Nowadays it is imperative to assess the effects of climate change and develop mitigation and adaptation measures, particularly in urban environments, as cities will comprise 2/3 of the world's population by 2050, according to the UN. The use of rainwater in buildings can be a good solution to reduce flood peaks of stormwater in public areas, which may increase as a result of climate change, but also to increase water efficiency in buildings. Indeed, hydric stress is increasing on a global scale (especially in the Mediterranean basin) and it is imperative to search for measures to face these consequences. On the other hand, the use of green roofs (GR) in buildings can also bring many advantages, since it also cushions peak flows of stormwater in cities and increases the number of green infrastructures as well as all its associated benefits. Thus, it is possible to state that the GR technology combined with rainwater harvesting systems (RHS) is particularly promising, pointing to the importance of developing studies that help the combined design of these systems, specifically runoff coefficients. The contributions of roofs to environmental sustainability can be further enhanced by the inclusion, for example, of photovoltaic panels, which conduces mitigation of climate change by increasing the production of renewable energy. In Portugal, a project is under development for modular roofs involving these three technologies, seeking to contribute to greater future sustainability in urban environments. The project involves research related to these different technologies and their integration, and in this paper we present the first results obtained in relation to runoff coefficients, in view of the combination of the green roof with a rainwater harvesting system in regions with a Mediterranean climate. The theoretical results show low values and wide variations in the runoff coefficients, with a minimum of 0.04 and maximum of 0.14, in terms of annual averages, which are significantly lower than the values that are usually suggested in the bibliography. Experimental tests to validate these results are in progress.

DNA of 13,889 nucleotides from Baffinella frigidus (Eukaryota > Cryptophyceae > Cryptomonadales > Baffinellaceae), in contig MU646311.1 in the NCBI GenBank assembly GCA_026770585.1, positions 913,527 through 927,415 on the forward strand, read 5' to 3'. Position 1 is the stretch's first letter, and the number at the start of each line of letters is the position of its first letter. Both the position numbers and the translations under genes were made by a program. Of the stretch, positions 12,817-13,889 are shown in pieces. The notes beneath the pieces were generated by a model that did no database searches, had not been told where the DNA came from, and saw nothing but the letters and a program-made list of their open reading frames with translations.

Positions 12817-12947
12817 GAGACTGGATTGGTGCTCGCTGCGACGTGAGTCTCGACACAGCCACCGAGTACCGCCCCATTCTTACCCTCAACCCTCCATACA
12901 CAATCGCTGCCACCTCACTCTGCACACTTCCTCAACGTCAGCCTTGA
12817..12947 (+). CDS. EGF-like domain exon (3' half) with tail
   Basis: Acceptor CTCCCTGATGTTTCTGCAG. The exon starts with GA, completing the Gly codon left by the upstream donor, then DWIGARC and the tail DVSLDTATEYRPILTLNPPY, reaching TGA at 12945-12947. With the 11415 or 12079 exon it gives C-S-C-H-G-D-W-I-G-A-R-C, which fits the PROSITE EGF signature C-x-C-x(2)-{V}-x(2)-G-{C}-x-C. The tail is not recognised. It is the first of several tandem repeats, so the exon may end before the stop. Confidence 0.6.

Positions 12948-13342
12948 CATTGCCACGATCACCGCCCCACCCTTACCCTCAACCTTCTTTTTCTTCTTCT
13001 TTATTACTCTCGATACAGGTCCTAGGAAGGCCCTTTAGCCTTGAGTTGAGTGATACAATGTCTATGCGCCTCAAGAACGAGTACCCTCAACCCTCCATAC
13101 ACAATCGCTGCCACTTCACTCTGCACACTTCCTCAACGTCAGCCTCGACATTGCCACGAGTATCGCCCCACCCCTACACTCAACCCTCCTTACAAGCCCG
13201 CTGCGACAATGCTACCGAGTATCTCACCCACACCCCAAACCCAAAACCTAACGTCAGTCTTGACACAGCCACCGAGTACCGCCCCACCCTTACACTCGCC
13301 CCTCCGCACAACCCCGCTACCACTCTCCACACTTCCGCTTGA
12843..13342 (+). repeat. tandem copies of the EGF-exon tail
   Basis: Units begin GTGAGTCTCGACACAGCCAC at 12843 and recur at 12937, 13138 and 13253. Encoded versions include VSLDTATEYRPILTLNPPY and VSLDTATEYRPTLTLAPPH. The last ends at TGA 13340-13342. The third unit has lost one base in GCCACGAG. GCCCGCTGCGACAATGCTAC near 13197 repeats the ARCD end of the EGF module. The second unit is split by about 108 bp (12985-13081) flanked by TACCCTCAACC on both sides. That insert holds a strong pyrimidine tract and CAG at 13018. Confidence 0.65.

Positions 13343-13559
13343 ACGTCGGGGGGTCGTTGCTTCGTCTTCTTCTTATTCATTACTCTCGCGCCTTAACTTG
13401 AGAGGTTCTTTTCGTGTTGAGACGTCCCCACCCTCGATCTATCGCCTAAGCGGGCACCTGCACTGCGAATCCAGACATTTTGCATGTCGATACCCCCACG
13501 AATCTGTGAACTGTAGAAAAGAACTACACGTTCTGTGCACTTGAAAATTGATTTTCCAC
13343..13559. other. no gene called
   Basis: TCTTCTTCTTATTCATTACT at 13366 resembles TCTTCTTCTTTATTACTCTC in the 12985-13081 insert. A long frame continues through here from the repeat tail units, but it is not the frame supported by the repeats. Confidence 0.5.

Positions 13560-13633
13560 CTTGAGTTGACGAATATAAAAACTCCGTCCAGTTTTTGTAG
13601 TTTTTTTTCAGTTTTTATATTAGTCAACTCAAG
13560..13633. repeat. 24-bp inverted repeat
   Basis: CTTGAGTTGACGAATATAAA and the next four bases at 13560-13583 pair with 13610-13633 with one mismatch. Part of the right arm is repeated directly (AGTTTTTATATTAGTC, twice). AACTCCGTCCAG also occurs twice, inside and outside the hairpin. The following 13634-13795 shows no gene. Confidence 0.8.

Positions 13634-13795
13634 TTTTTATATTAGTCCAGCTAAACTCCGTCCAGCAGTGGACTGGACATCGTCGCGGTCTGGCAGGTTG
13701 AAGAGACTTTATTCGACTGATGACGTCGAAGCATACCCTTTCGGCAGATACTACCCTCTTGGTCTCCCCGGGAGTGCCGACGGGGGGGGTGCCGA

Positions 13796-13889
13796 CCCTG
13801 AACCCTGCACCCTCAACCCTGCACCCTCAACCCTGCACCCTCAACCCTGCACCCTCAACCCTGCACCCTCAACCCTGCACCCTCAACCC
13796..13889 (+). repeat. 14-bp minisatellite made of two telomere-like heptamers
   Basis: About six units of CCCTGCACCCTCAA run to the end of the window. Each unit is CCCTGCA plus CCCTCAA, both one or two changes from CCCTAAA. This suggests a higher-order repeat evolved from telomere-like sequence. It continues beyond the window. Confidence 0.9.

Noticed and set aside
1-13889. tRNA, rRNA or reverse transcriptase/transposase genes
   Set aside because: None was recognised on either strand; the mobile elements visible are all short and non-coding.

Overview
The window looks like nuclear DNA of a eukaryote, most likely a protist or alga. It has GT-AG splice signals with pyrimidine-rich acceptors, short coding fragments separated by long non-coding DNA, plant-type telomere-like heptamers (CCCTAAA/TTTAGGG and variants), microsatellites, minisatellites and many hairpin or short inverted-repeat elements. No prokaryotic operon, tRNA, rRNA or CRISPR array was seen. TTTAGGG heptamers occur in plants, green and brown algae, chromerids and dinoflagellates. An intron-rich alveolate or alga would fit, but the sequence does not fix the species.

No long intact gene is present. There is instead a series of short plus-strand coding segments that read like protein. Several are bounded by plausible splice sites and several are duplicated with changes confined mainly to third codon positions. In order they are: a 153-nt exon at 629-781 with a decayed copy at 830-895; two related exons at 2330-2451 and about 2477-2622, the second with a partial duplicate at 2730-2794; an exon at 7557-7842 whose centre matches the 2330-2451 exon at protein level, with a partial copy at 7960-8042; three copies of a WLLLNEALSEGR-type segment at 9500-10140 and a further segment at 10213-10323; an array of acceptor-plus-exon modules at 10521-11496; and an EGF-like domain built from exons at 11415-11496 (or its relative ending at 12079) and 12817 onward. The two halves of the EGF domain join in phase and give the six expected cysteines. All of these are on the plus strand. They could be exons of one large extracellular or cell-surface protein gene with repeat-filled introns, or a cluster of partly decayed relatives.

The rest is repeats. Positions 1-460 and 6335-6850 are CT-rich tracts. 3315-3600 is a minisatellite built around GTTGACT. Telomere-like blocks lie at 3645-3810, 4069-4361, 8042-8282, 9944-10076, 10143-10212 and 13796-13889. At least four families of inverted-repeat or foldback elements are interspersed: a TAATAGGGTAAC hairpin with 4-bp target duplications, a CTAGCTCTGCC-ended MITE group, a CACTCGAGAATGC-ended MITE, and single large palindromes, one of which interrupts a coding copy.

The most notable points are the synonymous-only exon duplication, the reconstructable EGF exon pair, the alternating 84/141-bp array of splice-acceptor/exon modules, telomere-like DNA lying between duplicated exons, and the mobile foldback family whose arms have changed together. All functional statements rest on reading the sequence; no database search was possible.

Questions arise concerning the way ecosystems inspire the design of the environment that undergoes human intervention. Planting vegetation on rooftops, as green roofs, brings numerous environmental, economic and social benefits. In order to better understand and to manage green roofs as sustainable urban ecosystems it is important to consider an interdisciplinary approach at a higher education level. This manuscript presents an exercise designed to support the understanding of green roofs as urban ecosystems through a conceptual model, acting as a facilitator tool to communicate across different disciplines and enabling to communicate and convey information in a graphic language. The exercise was implemented during an Erasmus Plus Project workshop and 16 participants with different backgrounds were engaged. Diverse outcomes were achieved in accordance with the participants’ background, allowing the connection of diverse areas of expertise. As a result, the study shows how conceptual modelling can contribute to an interdisciplinary approach and therefore promoting a better integrated solution for socio-ecological problems. As such the study gives step forward in the practice of an Education for Sustainable Development. Keywords: green roofs, ecosystem services, conceptual modelling, education for sustainability, higher education